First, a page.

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A defense of deontological externalism

David Dean Reiter, University of Nebraska - Lincoln


The dissertation develops a deontological externalism, on which S is epistemically justified in believing that p just in case it is false that S epistemically ought not to believe that p. Chapter 1 considers and rejects a proposal that epistemology ought to abandon the traditional project of analyzing epistemic justification. Chapter 2 provides testimonial support for the deontological conception, and provides argumentation against the strongest competing conception, which is the truth-conducive conception. Chapter 3 treats the subjects of internalism and externalism. Although the deontic account has traditionally been cast as an internalist view, I argue that the deontic account is best understood as an externalist view of epistemic justification. I also explain how the deontic account accommodates the standard counterexamples to externalism. The next two chapters deal with objections. Chapter 4 treats the objection that we should reject the deontic account ought because it entails the implausible doctrine of doxastic voluntarism (i.e., the doctrine that we have direct control over our beliefs). Chapter 5 considers three versions of the general objection that we should reject the deontic account because it does not provide a connection between epistemic justification and truth. Chapter 6 and 7 place epistemic justification within a larger epistemological context. Chapter 6 critically examines some arguments for thinking that epistemic justification is a component of knowledge, and it briefly considers whether any of these arguments support objections against deontic externalism. Chapter 7 develops the "integration problem" in epistemology. This is the problem of how we are to account for a multiplicity of properties that are all desirable or significant from the epistemic point of view. Finally, a concluding section briefly summarizes the case for deontic externalism.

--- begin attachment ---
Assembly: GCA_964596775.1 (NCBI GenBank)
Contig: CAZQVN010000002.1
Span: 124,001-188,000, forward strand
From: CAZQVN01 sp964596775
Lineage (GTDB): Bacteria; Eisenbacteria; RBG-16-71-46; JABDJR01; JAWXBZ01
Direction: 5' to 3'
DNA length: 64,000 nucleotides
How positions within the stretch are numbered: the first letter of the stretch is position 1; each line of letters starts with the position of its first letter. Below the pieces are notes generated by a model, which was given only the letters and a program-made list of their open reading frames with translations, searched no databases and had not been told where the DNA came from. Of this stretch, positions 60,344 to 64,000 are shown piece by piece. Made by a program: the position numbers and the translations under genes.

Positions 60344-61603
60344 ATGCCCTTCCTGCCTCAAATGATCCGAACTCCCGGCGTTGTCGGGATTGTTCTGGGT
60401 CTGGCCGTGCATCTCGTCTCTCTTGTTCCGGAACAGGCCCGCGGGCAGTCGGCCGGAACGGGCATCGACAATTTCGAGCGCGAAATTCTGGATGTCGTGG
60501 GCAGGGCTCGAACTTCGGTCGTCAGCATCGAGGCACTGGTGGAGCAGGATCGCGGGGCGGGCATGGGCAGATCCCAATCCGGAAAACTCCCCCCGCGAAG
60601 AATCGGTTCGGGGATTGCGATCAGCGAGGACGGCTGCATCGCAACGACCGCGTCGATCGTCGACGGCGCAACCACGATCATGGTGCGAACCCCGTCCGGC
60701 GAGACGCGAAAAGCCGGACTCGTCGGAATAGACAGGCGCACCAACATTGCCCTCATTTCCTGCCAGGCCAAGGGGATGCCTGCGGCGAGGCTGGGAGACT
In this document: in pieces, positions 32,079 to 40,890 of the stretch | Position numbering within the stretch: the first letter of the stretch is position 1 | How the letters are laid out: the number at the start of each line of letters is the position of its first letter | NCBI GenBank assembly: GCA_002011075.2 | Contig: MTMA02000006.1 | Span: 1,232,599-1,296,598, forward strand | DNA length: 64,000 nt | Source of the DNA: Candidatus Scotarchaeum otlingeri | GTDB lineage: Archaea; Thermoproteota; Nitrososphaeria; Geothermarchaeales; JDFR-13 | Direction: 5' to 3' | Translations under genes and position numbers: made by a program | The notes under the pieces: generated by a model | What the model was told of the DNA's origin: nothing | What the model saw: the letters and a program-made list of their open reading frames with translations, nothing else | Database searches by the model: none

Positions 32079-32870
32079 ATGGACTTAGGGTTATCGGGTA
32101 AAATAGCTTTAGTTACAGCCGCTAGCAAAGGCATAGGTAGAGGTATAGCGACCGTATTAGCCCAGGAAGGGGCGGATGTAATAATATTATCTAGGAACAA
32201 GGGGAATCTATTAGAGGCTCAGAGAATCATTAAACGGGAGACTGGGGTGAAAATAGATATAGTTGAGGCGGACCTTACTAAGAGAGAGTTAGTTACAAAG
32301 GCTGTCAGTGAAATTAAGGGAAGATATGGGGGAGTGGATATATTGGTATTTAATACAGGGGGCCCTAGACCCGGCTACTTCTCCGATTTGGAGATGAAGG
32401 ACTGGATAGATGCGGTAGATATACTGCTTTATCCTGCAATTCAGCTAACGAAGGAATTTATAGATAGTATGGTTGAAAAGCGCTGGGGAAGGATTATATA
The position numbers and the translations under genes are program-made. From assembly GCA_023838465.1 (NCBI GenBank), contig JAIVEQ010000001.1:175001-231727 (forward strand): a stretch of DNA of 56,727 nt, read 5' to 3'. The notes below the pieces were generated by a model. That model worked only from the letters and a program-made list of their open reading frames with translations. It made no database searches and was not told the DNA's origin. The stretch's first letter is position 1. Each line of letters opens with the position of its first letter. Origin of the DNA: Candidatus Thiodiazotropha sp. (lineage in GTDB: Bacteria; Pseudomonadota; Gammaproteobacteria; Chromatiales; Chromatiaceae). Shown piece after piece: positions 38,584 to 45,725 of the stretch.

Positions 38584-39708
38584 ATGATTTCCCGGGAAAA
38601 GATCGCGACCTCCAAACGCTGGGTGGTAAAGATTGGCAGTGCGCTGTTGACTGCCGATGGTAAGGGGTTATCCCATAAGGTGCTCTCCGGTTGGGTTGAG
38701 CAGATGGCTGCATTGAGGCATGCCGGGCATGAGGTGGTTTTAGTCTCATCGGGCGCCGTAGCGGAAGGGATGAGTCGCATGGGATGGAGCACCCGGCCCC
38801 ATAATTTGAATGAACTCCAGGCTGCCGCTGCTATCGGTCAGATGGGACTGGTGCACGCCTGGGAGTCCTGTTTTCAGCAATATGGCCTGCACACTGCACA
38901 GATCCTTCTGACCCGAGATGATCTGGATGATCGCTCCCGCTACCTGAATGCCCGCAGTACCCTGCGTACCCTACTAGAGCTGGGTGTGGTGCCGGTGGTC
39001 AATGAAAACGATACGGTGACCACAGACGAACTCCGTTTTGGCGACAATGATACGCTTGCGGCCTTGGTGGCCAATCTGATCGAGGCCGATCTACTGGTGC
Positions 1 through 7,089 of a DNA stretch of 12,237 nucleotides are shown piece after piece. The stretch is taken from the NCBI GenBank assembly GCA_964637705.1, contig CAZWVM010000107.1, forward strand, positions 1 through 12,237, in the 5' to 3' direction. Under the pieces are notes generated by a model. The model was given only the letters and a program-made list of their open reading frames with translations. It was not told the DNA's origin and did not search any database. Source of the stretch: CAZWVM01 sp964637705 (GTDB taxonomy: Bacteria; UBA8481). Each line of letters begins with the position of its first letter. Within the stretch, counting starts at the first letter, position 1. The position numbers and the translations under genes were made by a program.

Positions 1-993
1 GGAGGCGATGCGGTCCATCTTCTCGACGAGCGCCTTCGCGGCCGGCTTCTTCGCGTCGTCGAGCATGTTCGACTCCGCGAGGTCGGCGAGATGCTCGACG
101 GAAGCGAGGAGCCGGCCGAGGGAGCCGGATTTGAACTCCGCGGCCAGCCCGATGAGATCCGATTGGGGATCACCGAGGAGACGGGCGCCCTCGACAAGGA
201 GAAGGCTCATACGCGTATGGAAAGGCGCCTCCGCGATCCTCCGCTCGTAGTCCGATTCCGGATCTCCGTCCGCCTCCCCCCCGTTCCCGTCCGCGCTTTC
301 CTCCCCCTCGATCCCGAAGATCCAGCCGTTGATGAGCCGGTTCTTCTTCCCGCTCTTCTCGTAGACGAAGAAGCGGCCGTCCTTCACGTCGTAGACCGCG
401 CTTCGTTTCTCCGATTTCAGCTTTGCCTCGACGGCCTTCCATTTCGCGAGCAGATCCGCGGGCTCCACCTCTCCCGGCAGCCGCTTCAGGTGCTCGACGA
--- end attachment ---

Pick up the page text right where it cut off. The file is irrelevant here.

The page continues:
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Recommended Citation

Reiter, David Dean, "A defense of deontological externalism" (1993). ETD collection for University of Nebraska - Lincoln. AAI9331426.